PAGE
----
Features In focus

Are millers in line with CCPC law? (PART I)

SIMON NG’ONA
BUSINESS Associations  can play a productive, pro-competitive role in the development of a particular sector, thus promoting the efficient functioning of that market. Associations, consist of individuals and firms with common interests in trade, join together to further their commercial or professional goals. Although the principal function of an association, typically, is to provide services to its members, these groupings also have an industrial policy and political functions.
Associations frequently perform many valuable functions and through co-operation, they can significantly increase the efficiency and performance of a particular sector. Nevertheless, collaboration between otherwise competing firms raises the possibility that cooperation may overflow into coordination, thus lessening competition between these firms or in the market more generally.
Consumer harm, in the form of raised prices or lower quality goods or services, is the almost inevitable consequence of such collusion. In a number of instances globally, associations have played a central role in the management of a cartel among their members.
On various occasions, the Competition Consumer Protection Commission (CCPC), even in its old outfit as Zambia Competition Commission (ZCC), has encountered varied situations. Many media articles and annual reports for the Commission suggest that where BAs have coordinated, or have been used as a vehicle by which to coordinate the activities of member firms, the consequence has been that competition between member firms is restricted. In light of these experiences, CCPC has continued to raise specific concerns regarding activities of associations and their compliance with competition law.
One contemporary issue relates to the Millers Association of Zambia. The latter’s recent quest to hike mealie-meal prices has receive resistance from various stakeholders, including Government. It is good that the millers and government, through the Ministry of Agriculture, have been able to dialogue over the matter.
However, in as much as the millers, just like other industry players, are facing a hard time, it is business immorality for the association to continue setting prices. This practice has been a tendency by most associations and this cannot be allowed to pervade the existing free market economy.
Within the category of coordinated activities, it is firmly established that there are certain practices which are absolutely prohibited, such as price-fixing, as well as many practices which may stifle competition . Section 8 of the Competition and Consumer Protection Act (CCPA) of 2010 and the subsequent provisions prohibit and make void all decisions taken by associations of undertakings, as well as agreements and concerted practices between undertakings, which have either the object or the effect of preventing, restricting or distorting competition.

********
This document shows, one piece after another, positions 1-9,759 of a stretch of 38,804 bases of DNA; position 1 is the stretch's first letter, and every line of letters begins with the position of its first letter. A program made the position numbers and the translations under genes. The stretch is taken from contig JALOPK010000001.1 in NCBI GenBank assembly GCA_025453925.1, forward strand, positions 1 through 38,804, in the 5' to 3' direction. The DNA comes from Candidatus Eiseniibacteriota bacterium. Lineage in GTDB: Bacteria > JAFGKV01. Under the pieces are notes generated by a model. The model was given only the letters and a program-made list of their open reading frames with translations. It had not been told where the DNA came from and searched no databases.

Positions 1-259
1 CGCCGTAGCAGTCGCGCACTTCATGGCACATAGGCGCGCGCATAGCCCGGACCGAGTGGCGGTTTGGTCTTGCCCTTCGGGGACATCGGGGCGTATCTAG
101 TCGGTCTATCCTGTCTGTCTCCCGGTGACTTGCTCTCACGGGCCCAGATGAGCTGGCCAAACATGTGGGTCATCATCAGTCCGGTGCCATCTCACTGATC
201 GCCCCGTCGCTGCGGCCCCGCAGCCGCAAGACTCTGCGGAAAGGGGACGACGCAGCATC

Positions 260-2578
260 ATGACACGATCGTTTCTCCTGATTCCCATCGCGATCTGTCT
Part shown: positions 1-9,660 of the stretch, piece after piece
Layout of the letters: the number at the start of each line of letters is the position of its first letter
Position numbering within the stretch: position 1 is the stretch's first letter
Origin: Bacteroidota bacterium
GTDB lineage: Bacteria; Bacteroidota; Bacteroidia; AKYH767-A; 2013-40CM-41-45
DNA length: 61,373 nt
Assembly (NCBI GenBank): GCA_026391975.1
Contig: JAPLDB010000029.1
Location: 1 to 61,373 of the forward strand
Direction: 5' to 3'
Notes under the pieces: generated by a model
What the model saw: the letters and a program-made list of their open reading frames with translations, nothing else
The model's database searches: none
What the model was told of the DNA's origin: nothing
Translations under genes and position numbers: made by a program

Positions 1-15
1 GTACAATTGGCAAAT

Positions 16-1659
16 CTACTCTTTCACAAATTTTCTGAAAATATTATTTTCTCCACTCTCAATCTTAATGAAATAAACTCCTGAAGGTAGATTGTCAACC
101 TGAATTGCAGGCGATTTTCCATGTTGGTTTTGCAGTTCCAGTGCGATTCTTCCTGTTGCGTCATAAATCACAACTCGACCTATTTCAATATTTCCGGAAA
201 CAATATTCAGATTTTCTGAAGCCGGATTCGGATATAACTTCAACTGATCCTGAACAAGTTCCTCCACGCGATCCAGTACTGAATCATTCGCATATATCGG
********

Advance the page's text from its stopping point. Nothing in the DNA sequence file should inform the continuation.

To get a clear understanding on whether effective competition has ensued or not, two variables will always have to be factored in mind, that is  price and non-price competition. These two factors, collectively, form what might be termed as effective competition, although they can be looked at independently.
Therefore, any effort to undermine either of the two factors through concerted effort or price fixing is prohibited under most competition laws. In short, competition law prohibits any coordinated activity between competing firms which lessens the normal uncertainty that should exist between them in relation to pricing policies arrived at independently on the market.
Thus, firms are prohibited from entering into agreements which restrict the freedom of the contracting parties in relation to pricing in any way.
Some of the actions that could  be taken are carrying out a legal audit of some of the constitutions governing these associations and vet whether there are provisions which promote anti-competitive behaviour.  If not, this could be one potential area of work the ZCC could explore. More importantly, since the CCPA is under review, it is important to include such explicit provisions than leaving it to wider interpretation.
The latter part of the preceding sentence shows that the concepts of agreement and concerted practice among business associations can be been interpreted widely. Agreements can also include unwritten agreements and gentlemen’s agreements as well as formal contracts for as long as they are promoting anti- competitive practices and restrictive business behaviour. The CCPA in Section 9, exemplify a similar situation through definition of a horizontal agreement. If one closely looks at these potential violations as provided in the Act, the major source for such violations could be through consented practices in associations.
Now that the law is clear, why has the MAZ shunned heeding CCPC? Or why has MAZ opted to ignore such provisions and continue to announce prices instead of leaving it to individual players.
The Zambian competition law and others acknowledge that cooperation between associations may, in certain instances, result in some benefits to consumers. If co-operation does not appreciably restrict, prevent or distort competition in the first place, it will fall entirely outside the prohibitions contained in Part III of the CCPA which deals with restrictive business and anti-competitive trade practices.
The Author is the Centre Coordinator for Consumer Unity and Trust Society International Lusaka.

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